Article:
Twenty years ago this week, the war known as "Desert Storm" ended with the United States and its allies utterly victorious and President George H. W. Bush's vision of a "new world order" seemingly validated. Aggression had been met, turned back, and punished. So decisively, it seemed, that no rogue state would try anything like Saddam Hussein's invasion of Kuwait again. Bush's approval ratings soared, briefly, to 90 percent.
That now seems not merely a long time ago but like something from another, dimly remembered age. Which may account for why not much was made of the anniversary. There were no speeches and no parades recognizing a military triumph that would, we were told, usher in a Pax Americana.
Military Spending and Bastiat's "Unseen"
Mises Daily: by Eric Phillips
You will often hear self-styled conservatives say, "I support the free market and a strong national defense." But if by supporting a "strong national defense" they mean supporting a large and aggressive conventional military — as they almost invariably do — these two positions are mutually exclusive. A military establishment funded by taxation, inflation, and debt is just as destructive to the market economy as a welfare establishment funded by taxation, inflation, and debt. Every dollar spent on the military, just like every dollar spent on the Department of Health and Human Services, is a dollar not spent or invested in the civilian economy. Every person employed by the military or the firms that supply the military with equipment is a person not employed in the civilian economy. And since civilian employment and capital accumulation are the foundations of a prosperous capitalist economy, a conventional military can only exist at the expense of a fully functioning free-market capitalist system.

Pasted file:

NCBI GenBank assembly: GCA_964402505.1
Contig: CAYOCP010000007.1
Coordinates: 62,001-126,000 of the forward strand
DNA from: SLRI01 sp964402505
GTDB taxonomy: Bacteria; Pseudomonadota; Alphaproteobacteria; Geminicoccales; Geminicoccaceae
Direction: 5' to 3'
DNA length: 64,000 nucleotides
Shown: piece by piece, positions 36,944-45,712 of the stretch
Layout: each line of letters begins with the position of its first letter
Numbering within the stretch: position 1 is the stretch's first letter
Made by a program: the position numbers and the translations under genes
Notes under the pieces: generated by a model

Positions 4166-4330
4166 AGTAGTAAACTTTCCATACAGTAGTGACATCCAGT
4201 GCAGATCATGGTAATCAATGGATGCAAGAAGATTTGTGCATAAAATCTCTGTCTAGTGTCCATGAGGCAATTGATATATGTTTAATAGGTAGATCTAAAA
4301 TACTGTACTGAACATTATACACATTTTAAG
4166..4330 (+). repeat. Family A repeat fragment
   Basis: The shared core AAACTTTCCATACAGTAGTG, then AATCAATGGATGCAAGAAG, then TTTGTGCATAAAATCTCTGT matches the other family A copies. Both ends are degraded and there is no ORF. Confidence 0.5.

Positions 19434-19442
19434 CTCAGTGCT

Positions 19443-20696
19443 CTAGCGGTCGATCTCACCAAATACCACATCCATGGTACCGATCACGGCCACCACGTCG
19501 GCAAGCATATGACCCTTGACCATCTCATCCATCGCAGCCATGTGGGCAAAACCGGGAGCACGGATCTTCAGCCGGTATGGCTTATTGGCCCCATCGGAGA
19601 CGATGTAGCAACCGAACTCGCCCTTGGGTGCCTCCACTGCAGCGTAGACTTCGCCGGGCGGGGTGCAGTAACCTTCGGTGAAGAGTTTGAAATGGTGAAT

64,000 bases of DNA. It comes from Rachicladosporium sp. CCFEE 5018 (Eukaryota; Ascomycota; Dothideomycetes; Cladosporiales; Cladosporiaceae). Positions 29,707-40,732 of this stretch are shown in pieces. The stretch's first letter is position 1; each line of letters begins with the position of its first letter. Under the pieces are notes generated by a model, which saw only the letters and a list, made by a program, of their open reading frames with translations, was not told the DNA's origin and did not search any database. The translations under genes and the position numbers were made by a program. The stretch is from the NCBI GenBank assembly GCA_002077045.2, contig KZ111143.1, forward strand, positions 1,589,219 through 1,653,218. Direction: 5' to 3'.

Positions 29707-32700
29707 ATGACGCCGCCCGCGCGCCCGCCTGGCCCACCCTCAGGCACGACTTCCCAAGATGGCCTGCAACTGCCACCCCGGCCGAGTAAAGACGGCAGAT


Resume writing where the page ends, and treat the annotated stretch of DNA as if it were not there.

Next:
The beginning of the end of Putin
Vladimir Putin will once again become Russia’s president.
Even so, his time is running out
Russia knows that Vladimir Putin, who is now prime minister, will be elected president on March 4th. This is not because he is overwhelmingly popular, but because his support will be supplemented by a potent mixture of vote-rigging and the debarring of all plausible alternative candidates.
The uncertainty will come after the election, not before. Developments in the past few months have shown that Mr Putin cannot rule his country indefinitely. The beginning of the end of his reign has begun (see article). Whether it is a good end or a bad one is up to him.
Leave Afghanistan Now
By Cal Thomas - PatriotPost.us
Most wars have a turning point that either signals the road to victory or the ditch of defeat. In Vietnam, the 1968 Tet Offensive by communist troops against South Vietnamese and American forces and their allies is regarded as the turning point in that conflict. Though communist forces suffered heavy losses, which would normally define defeat, CBS News anchor Walter Cronkite and others in the U.S. media, portrayed the operation as an allied loss, thus encouraging not only the anti-war movement, but North Vietnamese and Viet Cong troops who believed all they had to do was hang on until America grew tired of the war and quit.